“Look – you're my best friend, so don't take this the wrong way.
In twenty years, if you're still livin' here, comin' over to my house
to watch the Patriots games, still workin' construction, I'll fuckin' kill you.
That's not a threat; now, that's a fact.”
~Good Will Hunting
Culture warriors from the 1990s may remember Charles Murray, who rather stirred the pot with The Bell Curve, a highly contentious book co-written with Richard Herrnstein. The authors hypothesized, among other things, that not only intelligence but also its alleged heritability could be measured and used to explain differences in the success of social (or, perhaps, economic and ethnic) groups.* At any rate, Murray, who seems to be a refreshingly damn-the-torpedoes type of fellow, is back with another doozy, this time concerning inequality in America. But where is this America of which he speaks?
The inequality narrative is nothing new, of course. The Economist has been harping on the threat that income inequality poses for years now (I believe that this is due, in no small part, to that publication’s consistent undercurrent of Burkean anxiety). In 2009, Emmanuel Saez won the John Bates Clarke medal for illuminating how income inequality is not just increasing but is increasing at faster velocities for the more rarefied strata. And the Russell Sage Foundation recently released a pretty authoritative report on the matter, although I’m sure they won’t be the last to do so. And regardless of your opinion of it, the Occupy movement has brought the inequality narrative into the forefront of the “national conversation”, if such a thing actually exists.
But Murray is here to tell us that income inequality is just the tip of the iceberg: what we are really faced with is, as he puts it, “cultural inequality.” As he writes in a Wall Street Journal essay in support of his book, Coming Apart:
And the isolation is only going to get worse. Increasingly, the people who run the country were born into that world. Unlike the typical member of the elite in 1960, they have never known anything but the new upper-class culture. We are now seeing more and more third-generation members of the elite. Not even their grandparents have been able to give them a window into life in the rest of America.**
This isn’t really all that earth-shattering, but Murray introduces a few new angles. The first is his exclusive focus on the white demographic. I will return to the consequences of this choice in a moment, but let’s accept that, as seconded by his soft-ball fellow-WSJ reviewer, this was done “to avoid conflating race with class”.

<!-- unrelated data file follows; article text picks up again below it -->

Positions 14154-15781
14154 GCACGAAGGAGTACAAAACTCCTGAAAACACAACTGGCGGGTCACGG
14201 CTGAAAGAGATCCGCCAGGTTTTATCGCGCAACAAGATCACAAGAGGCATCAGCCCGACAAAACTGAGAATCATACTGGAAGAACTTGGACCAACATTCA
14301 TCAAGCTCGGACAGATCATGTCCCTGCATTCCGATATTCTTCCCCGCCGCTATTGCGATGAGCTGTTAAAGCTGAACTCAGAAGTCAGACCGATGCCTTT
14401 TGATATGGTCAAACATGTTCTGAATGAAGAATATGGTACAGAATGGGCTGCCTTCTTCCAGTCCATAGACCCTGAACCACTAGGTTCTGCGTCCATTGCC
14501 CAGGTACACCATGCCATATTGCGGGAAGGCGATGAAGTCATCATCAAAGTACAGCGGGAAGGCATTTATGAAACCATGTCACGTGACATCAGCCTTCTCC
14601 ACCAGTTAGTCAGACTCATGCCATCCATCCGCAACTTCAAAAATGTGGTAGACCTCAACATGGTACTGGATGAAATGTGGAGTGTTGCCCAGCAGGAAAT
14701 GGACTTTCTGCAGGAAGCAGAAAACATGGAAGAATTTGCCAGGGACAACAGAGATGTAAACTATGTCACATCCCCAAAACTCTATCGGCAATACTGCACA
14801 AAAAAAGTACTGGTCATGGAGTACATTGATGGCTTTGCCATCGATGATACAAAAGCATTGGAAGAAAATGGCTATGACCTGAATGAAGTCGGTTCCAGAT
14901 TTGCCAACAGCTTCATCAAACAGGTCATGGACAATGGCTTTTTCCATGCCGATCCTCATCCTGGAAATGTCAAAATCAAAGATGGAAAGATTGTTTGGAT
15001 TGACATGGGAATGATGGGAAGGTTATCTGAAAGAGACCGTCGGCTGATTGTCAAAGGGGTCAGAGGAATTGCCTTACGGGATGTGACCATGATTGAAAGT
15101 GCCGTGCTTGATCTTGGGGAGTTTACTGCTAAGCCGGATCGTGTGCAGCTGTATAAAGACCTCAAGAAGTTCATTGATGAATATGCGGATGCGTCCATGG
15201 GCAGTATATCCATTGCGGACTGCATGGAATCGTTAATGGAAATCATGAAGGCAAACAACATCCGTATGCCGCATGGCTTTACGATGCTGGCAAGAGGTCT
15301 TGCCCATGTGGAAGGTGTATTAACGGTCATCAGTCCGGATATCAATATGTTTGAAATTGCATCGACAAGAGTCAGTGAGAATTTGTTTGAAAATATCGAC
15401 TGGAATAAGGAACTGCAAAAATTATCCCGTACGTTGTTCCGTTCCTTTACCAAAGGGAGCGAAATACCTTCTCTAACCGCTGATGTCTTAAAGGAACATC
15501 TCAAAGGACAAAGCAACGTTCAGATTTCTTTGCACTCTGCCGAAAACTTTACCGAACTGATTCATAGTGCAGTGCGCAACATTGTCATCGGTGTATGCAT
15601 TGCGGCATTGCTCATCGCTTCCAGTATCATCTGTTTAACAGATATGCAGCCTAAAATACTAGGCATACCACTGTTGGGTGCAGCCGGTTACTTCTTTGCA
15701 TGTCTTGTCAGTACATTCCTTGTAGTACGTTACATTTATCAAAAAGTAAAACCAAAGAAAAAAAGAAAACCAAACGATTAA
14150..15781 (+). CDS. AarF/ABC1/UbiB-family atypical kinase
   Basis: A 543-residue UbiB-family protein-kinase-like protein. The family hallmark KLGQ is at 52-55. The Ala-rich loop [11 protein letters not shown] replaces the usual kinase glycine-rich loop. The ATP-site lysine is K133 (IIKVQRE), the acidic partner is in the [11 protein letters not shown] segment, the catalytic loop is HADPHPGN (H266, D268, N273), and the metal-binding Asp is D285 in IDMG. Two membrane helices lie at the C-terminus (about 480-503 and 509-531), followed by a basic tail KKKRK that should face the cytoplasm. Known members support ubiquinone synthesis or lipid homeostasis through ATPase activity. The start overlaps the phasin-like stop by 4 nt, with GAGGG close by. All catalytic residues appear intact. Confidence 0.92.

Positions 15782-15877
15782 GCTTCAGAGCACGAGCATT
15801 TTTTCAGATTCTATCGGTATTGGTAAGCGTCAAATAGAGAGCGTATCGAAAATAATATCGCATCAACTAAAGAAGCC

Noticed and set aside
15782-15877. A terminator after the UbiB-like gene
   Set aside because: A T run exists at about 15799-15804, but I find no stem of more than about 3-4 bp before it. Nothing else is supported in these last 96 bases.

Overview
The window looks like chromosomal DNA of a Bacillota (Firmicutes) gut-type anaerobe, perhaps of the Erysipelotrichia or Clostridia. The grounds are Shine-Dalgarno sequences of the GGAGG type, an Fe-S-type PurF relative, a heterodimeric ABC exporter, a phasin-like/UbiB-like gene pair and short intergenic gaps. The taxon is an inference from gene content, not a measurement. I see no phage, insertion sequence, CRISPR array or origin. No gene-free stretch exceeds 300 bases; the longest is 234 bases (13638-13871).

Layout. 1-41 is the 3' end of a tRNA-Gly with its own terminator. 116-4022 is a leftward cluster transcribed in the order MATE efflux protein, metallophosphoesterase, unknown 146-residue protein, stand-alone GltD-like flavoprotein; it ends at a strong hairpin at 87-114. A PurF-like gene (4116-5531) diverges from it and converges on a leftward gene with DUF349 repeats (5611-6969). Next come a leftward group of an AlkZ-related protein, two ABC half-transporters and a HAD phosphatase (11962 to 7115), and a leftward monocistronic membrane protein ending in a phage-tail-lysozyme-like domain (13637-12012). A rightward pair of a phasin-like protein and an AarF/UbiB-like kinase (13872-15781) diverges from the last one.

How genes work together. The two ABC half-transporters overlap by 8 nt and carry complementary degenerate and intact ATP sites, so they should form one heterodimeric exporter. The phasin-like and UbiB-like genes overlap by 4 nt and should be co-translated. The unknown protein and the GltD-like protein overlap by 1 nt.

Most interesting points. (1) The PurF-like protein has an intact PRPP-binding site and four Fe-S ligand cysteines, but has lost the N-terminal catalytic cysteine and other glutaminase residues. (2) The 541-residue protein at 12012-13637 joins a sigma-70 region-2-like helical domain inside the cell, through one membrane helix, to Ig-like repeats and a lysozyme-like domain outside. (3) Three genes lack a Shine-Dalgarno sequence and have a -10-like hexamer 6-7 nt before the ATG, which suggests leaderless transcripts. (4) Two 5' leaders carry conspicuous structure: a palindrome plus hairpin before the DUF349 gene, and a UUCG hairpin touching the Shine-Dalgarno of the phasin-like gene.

The other, more interesting decision is that of a spatial narrative. Coming Apart sets up two opposing geographies: Fishtown is a traditional working class Philadelphia neighborhood, and Belmont an upper-class enclave outside of Boston. From a writerly point of view, it’s a great hook on which to hang a story. You would think, then, that Murray would go on to tell the story of how these two communities, while always differentiated by income, initially were not that different in terms of their social, cultural and religious values. Families mingled easily; social disparities were present but not exclusionary. Imagine the mise-en-scène of Terrence Malick’s Tree of Life, then spend the next 50 years pulling that neighborhood apart, until you’re left with Good Will Hunting on one side of the tracks and Desperate Housewives on the other.
Except that’s not what Murray does. While the narrative itself, as constructed by his selection of socio-economic indicators (eg, marriage, education, employment, churchgoing, etc), is fairly unobjectionable, the geography is a fiction. Murray writes:
To be assigned to Belmont, the people in the statistical nationwide databases on which I am drawing must have at least a bachelor’s degree and work as a manager, physician, attorney, engineer, architect, scientist, college professor or content producer in the media. To be assigned to Fishtown, they must have no academic degree higher than a high-school diploma. If they work, it must be in a blue-collar job, a low-skill service job such as cashier, or a low-skill white-collar job such as mail clerk or receptionist.
People who qualify for my Belmont constitute about 20% of the white population of the U.S., ages 30 to 49. People who qualify for my Fishtown constitute about 30% of the white population of the U.S., ages 30 to 49.
So, while Fishtown and Belmont are, in fact, real neighborhoods, they have been stuffed with about half of the white population of the United States (ages 30-49). I really don’t know what to think of this kind of now-you-see-it-now-you-don’t approach. On the one hand, social science, when conducted on such a grand scale, is always challenged to be somewhat abstracted and scalable. Eliminating all kinds of variables to get to the heart of the matter – like controlling for class by disregarding race – is what puts the “science” into “social science”. Or so the story goes.